Where to Eat Good Ratatouille in Paris?


*Originally published by Natalie on November 2019 and Updated by Vanessa in October 2022

Ratatouille: a dish made famous by the animated film by the same name!

Ratatouille is a French national dish that is made by stewing a variety of vegetables in oil. It is often served cold, but there are different variations and trends to this meal that has been around since 1778.

Any semi-decent traditional restaurant in Paris should have ratatouille on the menu. It’s by no means a difficult dish to find in the French capital, and it’s equally as easy to make yourself at home if all else fails.

Here are a few spots where the ratatouille is good… real good.

by Behnam N – Wikimedia Commons

Chez Janou in Paris

Chez Janou is in le Marais and has a bit of a cult following when it comes to French food fanatics. Nearly everything on the menu is worthy of praise, so it comes as no surprise that is would be one of the best places to eat good ratatouille in Paris.

Chez Janou is actually one of few restaurants on this quiet street on the le Marais outskirts. It seems to be perpetually packed with people from all over the world, all of them eager to try the dishes of the nation.

Chez Janou in Paris – by Chez Janou – Uploaded by them

Their ratatouille is superb. It is cooked traditionally the way they do in the south of France where it originated. The Mediterranean flavors are evident and having this as your starter meal is a really impressive journey of taste before you dig into something more hearty.

A really lovely spot for a night out in Paris. I highly recommend it!

Address: Monday to Sunday — 12pm to 3pm // 7pm to 12am
ADDRESS: 2 Rue Roger Verlomme, 75003 Paris, France
Metro STATION: Chemin Vert

Bistrot Richelieu in Paris

Bistrot Richelieu is a wonderful and authentic French bistro near the Louvre Museum in the heart of the city. Finding ratatouille is a sure thing at just about every bistro in the city, but this one is particularly good.

They also do a really great French onion soup; another dish that is held near and dear to the nation. You can tell that the food is authentic because locals come here to dine as well, which is rare considering the restaurant’s proximity to some of the most chaotic tourist attractions in town.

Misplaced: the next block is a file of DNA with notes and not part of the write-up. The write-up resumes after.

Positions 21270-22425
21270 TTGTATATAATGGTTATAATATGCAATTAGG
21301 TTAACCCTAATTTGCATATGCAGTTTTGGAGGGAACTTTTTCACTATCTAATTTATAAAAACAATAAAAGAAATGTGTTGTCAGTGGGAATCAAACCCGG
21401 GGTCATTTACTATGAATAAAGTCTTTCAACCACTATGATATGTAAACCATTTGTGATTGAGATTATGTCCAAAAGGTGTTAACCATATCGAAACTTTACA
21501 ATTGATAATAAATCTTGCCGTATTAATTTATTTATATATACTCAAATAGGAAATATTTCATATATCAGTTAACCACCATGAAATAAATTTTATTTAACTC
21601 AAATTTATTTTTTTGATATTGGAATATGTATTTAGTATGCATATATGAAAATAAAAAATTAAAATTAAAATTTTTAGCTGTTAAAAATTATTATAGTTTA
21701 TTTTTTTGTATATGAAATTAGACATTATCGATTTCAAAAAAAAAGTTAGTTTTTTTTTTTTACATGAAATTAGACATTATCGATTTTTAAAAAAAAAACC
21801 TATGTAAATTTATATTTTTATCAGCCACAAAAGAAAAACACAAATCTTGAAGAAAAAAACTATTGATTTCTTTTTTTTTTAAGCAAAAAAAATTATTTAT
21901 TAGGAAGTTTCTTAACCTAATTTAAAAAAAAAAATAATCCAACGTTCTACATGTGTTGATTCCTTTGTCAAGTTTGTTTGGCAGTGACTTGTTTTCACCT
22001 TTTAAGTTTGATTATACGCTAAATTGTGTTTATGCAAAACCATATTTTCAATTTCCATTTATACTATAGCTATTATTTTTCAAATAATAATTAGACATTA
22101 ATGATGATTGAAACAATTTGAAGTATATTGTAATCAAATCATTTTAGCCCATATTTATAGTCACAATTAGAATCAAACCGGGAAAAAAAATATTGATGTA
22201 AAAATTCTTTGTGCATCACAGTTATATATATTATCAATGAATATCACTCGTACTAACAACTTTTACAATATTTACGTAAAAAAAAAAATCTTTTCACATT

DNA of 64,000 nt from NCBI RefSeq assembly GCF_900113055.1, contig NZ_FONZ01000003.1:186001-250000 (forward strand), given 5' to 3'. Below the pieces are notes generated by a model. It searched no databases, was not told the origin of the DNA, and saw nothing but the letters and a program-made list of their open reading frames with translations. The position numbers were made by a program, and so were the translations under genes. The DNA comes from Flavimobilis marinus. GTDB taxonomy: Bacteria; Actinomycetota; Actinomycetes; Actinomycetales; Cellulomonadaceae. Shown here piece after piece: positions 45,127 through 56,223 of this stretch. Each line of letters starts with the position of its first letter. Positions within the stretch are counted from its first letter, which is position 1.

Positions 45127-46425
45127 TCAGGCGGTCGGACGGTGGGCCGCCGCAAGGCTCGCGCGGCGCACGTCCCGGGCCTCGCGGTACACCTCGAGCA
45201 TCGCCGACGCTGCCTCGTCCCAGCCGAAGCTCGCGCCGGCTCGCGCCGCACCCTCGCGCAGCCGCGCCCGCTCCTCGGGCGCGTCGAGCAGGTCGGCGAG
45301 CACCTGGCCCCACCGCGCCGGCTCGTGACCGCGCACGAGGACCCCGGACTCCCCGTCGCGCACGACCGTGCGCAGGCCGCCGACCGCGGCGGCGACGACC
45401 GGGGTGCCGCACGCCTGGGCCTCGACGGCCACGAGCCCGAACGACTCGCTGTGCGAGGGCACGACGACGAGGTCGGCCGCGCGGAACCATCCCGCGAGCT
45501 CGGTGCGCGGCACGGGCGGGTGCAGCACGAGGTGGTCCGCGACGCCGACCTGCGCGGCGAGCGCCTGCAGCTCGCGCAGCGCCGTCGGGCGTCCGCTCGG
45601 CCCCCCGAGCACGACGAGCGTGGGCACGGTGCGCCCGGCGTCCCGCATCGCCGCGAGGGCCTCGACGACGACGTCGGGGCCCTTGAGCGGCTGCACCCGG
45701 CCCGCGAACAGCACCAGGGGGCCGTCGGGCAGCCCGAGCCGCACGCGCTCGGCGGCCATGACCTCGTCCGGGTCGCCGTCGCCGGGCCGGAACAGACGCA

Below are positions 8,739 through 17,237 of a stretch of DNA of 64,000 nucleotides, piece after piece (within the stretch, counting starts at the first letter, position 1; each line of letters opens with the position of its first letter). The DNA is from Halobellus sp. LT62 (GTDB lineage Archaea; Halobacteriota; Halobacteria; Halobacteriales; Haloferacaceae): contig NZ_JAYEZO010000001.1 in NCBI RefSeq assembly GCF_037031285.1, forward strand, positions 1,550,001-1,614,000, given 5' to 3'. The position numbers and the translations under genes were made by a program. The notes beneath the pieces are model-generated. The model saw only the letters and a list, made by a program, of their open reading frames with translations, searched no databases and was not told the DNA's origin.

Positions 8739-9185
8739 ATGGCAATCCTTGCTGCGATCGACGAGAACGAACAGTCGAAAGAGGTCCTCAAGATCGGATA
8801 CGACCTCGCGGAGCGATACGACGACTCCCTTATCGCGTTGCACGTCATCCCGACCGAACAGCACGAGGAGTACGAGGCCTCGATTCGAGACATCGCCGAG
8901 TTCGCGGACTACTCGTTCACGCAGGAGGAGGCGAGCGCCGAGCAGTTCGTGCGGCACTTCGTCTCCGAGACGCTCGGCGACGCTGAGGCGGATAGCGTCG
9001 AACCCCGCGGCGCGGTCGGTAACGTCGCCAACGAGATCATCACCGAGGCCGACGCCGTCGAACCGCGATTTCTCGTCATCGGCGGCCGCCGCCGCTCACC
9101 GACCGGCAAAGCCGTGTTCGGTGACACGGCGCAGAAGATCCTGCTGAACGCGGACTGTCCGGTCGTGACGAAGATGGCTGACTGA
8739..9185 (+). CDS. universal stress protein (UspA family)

Bistrot Richelieu in Paris – by Bistrot Richelieu – Sourced from their website

There is a beautiful little patio outside of this restaurant where you should definitely request seating.

If you’re dining with someone I recommend sharing the soup and ratatouille as your starters, and then moving on to a main course of your choosing.

Address: Tuesday to Saturday — 8:30am to 10:30pm
ADDRESS: 45 Rue de Richelieu, 75001 Paris, France
Train STATION: Pyramides

Cafe Louise in Paris

The ratatouille at Cafe Louise was recommended to me by a friend while I was going through an experimental vegetarian phase. If you’ve ever tried to dine vegan or vegetarian at a traditional French restaurant then you’ll know the struggle.

I loved my ratatouille at Cafe Louise. On that note, I loved the whole restaurant as well. I came here for dinner, but I think my next visit will be for their famous Sunday brunch when everywhere else in the neighborhood is closed.

Cafe Louise in Paris – by Cafe Louise – Uploaded by them

In true Parisian bistro style, Cafe Louise is open morning until morning; you can start eating here at 7am all the way through until 2am the following morning. So if you fancy a ratatouille at one in the morning, you know where to go!

Address: Monday to Sunday — 7am to 2am
ADDRESS: 155 Boulevard Saint-Germain, 75006 Paris, France
Metro STATION: Saint-Germain-des-Prés

Le Potager du Marais in Paris

During my veggie journey I also came across this spot in le Marais, called le Potager du Marais.

It’s an all vegan restaurant, one where they have spent a lot of time morphing tofu into meaty replicas. Their ratatouille is by no means the most impressive thing on this menu, but it is delicious.

Le Potager du Marais in Paris – by Le Potager du Marais – Uploaded by them

The intention behind le Potager du Marais was to provide a spot where people can enjoy all of the French classic dishes without them being covered in butter, cream and meats.

What to expect from the menu? Lasagna, creme brulee, blanquettes, croquettes, artichoke dip, and of course, ratatouille.

There are a few gluten free options for those in need, too.

Address: Wednesday to Sunday — 12pm to 3pm // 7pm to 10:30pm
ADDRESS: 24 Rue Rambuteau, 75003 Paris, France
Metro STATION: Rambuteau

Le Boui Boui in Paris

Back to the Louvre district we go for our last good spot to eat ratatouille in the city.

A charming little bistro with all the French classics you know and love. The ratatouille is on the starter menu and is a really refreshing dish to start your meal experience here.